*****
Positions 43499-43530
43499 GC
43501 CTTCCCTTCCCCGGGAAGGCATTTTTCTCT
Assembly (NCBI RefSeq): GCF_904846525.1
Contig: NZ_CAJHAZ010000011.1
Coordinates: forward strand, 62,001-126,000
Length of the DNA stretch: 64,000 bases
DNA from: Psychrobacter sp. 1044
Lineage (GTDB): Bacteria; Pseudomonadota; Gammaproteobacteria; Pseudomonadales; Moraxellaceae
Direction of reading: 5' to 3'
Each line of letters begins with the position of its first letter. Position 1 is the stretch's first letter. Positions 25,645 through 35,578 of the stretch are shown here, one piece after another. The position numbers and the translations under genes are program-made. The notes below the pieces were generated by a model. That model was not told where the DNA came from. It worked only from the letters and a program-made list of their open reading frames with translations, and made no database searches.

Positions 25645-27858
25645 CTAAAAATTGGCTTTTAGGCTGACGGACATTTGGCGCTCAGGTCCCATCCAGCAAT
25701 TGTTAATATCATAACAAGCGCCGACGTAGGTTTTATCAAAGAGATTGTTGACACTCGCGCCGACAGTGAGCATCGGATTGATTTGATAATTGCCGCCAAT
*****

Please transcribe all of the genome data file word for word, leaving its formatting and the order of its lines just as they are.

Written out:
Positions 43499-43530
43499 GC
43501 CTTCCCTTCCCCGGGAAGGCATTTTTCTCT
Assembly (NCBI RefSeq): GCF_904846525.1
Contig: NZ_CAJHAZ010000011.1
Coordinates: forward strand, 62,001-126,000
Length of the DNA stretch: 64,000 bases
DNA from: Psychrobacter sp. 1044
Lineage (GTDB): Bacteria; Pseudomonadota; Gammaproteobacteria; Pseudomonadales; Moraxellaceae
Direction of reading: 5' to 3'
Each line of letters begins with the position of its first letter. Position 1 is the stretch's first letter. Positions 25,645 through 35,578 of the stretch are shown here, one piece after another. The position numbers and the translations under genes are program-made. The notes below the pieces were generated by a model. That model was not told where the DNA came from. It worked only from the letters and a program-made list of their open reading frames with translations, and made no database searches.

Positions 25645-27858
25645 CTAAAAATTGGCTTTTAGGCTGACGGACATTTGGCGCTCAGGTCCCATCCAGCAAT
25701 TGTTAATATCATAACAAGCGCCGACGTAGGTTTTATCAAAGAGATTGTTGACACTCGCGCCGACAGTGAGCATCGGATTGATTTGATAATTGCCGCCAAT